Fore-front in raising awareness and shedding light on these realities have been Black women on social media. These women have used their voices to make sure their generation, and the generations to come, understand how extensive these issues facing the Black community are and the devastating effects racial discrimination has on the vulnerable minds of children, regardless of color. Too many young people grow up watching their parents chant racial slurs and celebrate white supremacy at the expense of their fellow citizens. We must do better, we must be better, we must demand better if we want a generation that communally uses their power to better their world than to perpetuate division and injustice.
K.edwards (Instagram handle empty_holiday) uses her platform to not only paint women of color but also increase momentum of the Black Lives Matter movement. This movement was born as a show of solidarity from as well as for a community which has been a target of wide-spread police brutality and racial discrimination for generations; the murder of George Floyd only magnified and intensified it’s power and reach. This summer, as civil unrest and protest came to a fever pitch, it was not only police departments and politicians that were put on notice; it was also a wake-up call to large corporations who profit off cheap labor and black creators to finally give adequate and deserved credit where it's been long due.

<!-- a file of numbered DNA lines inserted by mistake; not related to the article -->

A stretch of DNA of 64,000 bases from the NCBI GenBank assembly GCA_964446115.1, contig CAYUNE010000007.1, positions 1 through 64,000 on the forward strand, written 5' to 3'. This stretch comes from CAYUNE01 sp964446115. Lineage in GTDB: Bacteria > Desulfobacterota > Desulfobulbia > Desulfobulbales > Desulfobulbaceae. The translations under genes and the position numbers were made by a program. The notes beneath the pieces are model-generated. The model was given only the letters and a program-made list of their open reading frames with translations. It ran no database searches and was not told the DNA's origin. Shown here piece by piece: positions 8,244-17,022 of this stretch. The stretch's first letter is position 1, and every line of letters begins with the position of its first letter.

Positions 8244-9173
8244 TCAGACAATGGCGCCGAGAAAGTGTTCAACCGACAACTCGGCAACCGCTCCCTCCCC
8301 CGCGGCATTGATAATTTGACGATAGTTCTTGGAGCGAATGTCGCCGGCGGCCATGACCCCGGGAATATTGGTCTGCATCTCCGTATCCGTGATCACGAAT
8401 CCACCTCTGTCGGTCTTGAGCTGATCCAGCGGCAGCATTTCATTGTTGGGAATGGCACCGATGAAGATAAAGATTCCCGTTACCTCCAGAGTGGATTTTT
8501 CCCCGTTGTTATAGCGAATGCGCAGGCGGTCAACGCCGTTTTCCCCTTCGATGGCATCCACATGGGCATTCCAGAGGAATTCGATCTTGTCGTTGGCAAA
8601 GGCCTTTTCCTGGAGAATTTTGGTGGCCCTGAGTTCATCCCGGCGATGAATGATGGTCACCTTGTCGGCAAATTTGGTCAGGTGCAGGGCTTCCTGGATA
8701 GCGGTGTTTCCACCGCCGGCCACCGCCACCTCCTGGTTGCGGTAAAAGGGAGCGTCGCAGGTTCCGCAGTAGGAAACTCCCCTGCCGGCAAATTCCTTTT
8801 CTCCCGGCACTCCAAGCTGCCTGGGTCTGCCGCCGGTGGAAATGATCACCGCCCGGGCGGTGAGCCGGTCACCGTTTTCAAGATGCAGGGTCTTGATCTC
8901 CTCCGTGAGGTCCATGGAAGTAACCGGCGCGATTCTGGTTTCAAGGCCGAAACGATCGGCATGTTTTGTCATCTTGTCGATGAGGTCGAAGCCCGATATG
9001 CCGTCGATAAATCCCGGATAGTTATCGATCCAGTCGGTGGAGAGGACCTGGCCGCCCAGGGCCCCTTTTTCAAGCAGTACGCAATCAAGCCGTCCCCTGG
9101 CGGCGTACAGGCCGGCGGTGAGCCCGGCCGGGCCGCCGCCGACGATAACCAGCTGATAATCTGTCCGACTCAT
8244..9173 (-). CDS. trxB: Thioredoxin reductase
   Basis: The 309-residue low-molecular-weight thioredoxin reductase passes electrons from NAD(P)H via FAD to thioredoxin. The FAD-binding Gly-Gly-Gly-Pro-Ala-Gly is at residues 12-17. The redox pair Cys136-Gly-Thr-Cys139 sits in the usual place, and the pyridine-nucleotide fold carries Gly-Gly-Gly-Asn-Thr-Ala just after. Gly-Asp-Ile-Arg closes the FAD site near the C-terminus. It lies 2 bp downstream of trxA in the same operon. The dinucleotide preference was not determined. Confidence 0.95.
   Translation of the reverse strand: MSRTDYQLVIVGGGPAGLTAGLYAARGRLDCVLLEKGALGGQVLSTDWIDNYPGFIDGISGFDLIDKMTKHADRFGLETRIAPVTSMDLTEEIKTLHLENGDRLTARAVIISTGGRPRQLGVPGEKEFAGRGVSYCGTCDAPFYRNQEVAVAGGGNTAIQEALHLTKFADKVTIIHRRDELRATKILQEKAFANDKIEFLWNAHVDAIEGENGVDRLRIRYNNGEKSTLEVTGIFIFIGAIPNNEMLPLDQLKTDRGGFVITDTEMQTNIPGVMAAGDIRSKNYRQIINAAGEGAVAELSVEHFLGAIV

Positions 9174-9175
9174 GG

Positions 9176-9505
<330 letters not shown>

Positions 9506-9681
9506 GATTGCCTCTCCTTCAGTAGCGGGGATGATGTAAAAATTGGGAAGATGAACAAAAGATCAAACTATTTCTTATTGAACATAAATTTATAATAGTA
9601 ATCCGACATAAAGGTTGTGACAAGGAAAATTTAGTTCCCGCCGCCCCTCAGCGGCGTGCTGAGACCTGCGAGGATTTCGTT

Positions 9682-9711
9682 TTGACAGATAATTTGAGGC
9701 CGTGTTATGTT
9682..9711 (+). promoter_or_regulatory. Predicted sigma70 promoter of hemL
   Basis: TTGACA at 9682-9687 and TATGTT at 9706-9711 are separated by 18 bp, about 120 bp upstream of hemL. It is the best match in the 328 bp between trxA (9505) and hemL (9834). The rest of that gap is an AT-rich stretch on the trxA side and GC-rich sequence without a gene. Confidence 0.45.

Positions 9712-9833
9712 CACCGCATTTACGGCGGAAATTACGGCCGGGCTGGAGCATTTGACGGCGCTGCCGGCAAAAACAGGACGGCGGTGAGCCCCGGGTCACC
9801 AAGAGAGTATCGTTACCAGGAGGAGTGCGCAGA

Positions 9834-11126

Edwards’ art inspires other individuals to share their artwork with the world and to be confident in their own skin. She has painted numerous women of color who have toiled in the forefront of the BLM movement.
How Racism In Healthcare Puts Black Women At Risk
Fatima Didrickson is another important activist who has highlighted a mainstream issue black women face while dealing with physicians. In her Instagram post (@stylefitfatty), she described in detail what she faced during her pregnancy to spread awareness of common issues black women face in pregnancy across the board. According to her, the narrative “you’re black, your pain tolerance is higher so you’ll be fine” is all too common. Black women have been historically told that they are exaggerating their pain. This misinformation and attitude has led to many women not getting the care they deserve. This fact has led to distrust and a tremendous amount of pain for women of color who desperately need someone to trust during such an uncertain and vulnerable time in their lives.
So, not only are many black women presumed to handle pain better than their white counterparts, they are also denied pain medications, and too frequently, questioned about whether they can pay their hospital bills. There is factual evidence that many black women aren't being heard by their doctors in general. Without Didrikson’s post, I never would’ve known this was a common occurrence for women of color facing childbirth in the United States.
As one of the most powerful nations in the world, the United States must do more to protect people of color specifically in relationship to public health. Statistics show that black neighborhoods are most likely to lack access to quality, affordable healthcare. Black women are three to four times more likely to die from child-birth or pregnancy related causes than white women. Predominantly black neighborhoods are 67% more likely to not have a primary health care doctor. The mortality rate of babies born to black women is also very high. I am thankful to Fatima for shedding light on this very real and pressing issue in the black community.